There are few things the literary community relishes more than the appearance of a polarizing high-profile book. Sure, any author about to release their baby into the wild will be hoping for unqualified praise from all corners, but what the lovers of literary criticism and book twitter aficionados amongst us are generally more interested in is seeing a title (intelligently) savaged and exalted in equal measure. It’s just more fun, dammit, and, ahem, furthermore, it tends to generate a more wide-ranging and interesting discussion around the title in question. With that in mind, welcome to a new series we’re calling Point/Counterpoint, in which we pit two wildly different reviews of the same book—one positive, one negative—against one another and let you decide which makes the stronger case.
Dave Eggers has had a pretty prolific career. While he is best known for his acclaimed 2000 memoir, A Heartbreaking Work of Staggering Genius, as well as for novels like What Is What and The Circle, Eggers has also published children’s books, short stories, and even collections of animal portraits. Whatever genre he’s working in, though, his books, whether fiction or nonfiction, tend to take on topical issues.
In his latest novel, The Parade, two unnamed men are sent to finish a government road in a country that has been ravaged by civil war; they begin to question whether they can ever truly understand what the locals have been through and what their role in the healing process is. Overall, The Parade has been met with pretty mixed reviews. Today, we’re turning our attention to Booklist for Donna Seaman’s praise and prediction that “requests will pour in.” In stark contrast, we’re also looking at David Canfield’s Entertainment Weekly assessment, in which he calls the novel “a narrative assembled from crocodile tears.”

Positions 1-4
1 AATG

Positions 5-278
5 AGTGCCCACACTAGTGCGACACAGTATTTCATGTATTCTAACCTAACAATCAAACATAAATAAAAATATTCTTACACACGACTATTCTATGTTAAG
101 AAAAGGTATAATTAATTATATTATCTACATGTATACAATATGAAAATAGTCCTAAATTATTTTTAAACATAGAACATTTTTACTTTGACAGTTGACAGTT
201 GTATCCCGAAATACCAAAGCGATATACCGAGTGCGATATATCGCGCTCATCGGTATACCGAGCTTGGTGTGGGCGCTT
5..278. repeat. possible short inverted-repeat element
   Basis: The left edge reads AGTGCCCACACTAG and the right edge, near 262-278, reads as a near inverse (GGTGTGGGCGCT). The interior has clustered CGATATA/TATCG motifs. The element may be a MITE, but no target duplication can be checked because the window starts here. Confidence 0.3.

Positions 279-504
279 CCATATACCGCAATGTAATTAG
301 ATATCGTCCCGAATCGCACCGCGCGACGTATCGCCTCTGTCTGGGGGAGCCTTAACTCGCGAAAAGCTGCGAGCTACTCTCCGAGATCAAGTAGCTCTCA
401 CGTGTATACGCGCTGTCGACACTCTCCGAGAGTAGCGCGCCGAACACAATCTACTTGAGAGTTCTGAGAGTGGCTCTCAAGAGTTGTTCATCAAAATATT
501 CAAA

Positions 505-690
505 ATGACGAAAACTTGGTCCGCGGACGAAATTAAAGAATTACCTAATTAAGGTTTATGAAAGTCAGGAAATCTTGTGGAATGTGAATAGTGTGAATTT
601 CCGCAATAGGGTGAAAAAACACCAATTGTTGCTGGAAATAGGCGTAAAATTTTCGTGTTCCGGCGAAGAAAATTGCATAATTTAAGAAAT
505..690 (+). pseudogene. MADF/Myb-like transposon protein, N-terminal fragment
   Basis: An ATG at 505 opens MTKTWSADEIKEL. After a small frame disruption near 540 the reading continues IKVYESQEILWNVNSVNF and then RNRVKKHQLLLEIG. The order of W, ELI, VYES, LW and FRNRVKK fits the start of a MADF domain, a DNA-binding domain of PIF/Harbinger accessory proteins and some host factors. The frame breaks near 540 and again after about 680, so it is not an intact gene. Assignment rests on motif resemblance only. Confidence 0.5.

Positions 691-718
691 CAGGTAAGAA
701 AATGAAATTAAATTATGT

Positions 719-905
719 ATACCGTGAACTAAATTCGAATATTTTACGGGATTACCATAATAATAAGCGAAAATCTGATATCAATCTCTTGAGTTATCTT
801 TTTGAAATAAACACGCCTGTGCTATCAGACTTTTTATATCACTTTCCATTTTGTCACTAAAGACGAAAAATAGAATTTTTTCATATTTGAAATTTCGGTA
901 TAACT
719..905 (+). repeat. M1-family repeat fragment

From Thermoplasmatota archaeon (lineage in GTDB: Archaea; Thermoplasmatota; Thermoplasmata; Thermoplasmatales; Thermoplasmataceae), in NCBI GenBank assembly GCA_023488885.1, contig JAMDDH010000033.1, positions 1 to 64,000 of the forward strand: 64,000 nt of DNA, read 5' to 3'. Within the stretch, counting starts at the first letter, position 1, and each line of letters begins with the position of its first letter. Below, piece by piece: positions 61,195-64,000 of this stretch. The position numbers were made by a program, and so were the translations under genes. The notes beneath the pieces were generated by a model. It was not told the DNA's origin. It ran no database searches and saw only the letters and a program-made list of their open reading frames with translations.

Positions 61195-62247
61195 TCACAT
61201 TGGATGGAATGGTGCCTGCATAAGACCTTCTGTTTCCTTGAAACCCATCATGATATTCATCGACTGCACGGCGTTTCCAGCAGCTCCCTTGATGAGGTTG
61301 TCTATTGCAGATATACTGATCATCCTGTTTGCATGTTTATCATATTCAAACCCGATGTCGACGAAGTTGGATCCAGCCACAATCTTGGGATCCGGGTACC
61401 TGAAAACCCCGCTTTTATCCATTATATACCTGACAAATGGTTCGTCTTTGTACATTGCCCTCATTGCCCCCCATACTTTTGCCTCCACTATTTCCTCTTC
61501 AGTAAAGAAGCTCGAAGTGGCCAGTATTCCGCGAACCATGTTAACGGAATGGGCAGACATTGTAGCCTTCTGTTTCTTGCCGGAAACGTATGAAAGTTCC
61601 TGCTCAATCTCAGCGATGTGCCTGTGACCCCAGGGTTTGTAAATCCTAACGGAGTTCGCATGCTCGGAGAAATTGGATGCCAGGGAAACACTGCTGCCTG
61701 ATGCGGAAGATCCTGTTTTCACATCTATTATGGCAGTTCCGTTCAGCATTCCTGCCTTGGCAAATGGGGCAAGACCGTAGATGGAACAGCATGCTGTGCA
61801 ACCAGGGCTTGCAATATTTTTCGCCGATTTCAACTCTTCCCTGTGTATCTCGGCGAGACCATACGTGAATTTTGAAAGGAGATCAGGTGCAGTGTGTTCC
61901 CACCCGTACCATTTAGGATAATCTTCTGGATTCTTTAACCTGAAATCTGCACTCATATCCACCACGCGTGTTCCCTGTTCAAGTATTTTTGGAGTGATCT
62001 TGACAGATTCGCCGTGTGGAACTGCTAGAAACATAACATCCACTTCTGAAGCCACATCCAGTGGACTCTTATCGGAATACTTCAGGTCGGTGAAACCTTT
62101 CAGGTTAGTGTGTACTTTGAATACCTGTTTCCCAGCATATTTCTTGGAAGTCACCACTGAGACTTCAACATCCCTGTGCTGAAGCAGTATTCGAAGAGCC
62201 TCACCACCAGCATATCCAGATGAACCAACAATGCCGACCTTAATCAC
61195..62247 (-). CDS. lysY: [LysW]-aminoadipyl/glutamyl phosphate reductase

In the past, in other nations, the company’s employees had been ransomed and killed …
But without passports or names, men like Four and Nine were anonymous and of little value.
“Clearly things will go awry, but how and how badly? The ever-incisive, wordly-wise, compassionate, and imaginative Eggers (The Monk of Mokha, 2018) maintains the tension of a cocked crossbow in this magnetizing, stealthily wry, and increasingly chilling tale of First World corporate mercenaries way out of their element … Requests will pour in from Eggers’ many fans as well as devotees of concentrated and suspenseful works of culture-clash fiction.”
–Donna Seaman (Booklist)
“The Parade finds worthy areas of inquiry in its slim, spare telling, yet Eggers all but rejects the principles of good storytelling. Billed as a novel, The Parade reads more like an extended short story, reserving its knife-turn for the final page and plodding until then … Eggers treats this morality play like a plastic wind-up toy. He introduces simplistic main characters before planting a set of obstacles on their predestined paths … Eggers’ embrace of the saccharine had me waiting, begging for the cynical hammer to drop … Eggers’ writing in The Parade is fine — often lovely in its attention to physical detail, utterly lacking in soul. The allegorical nature of the prose hints at weighty complexity, but what materializes ranges from a college term paper steeped in pessimism to a narrative assembled from crocodile tears … the author’s latest is hardly eye-opening in the way fiction can and should be. Eggers is good enough to know better.”
–David Canfield (Entertainment Weekly)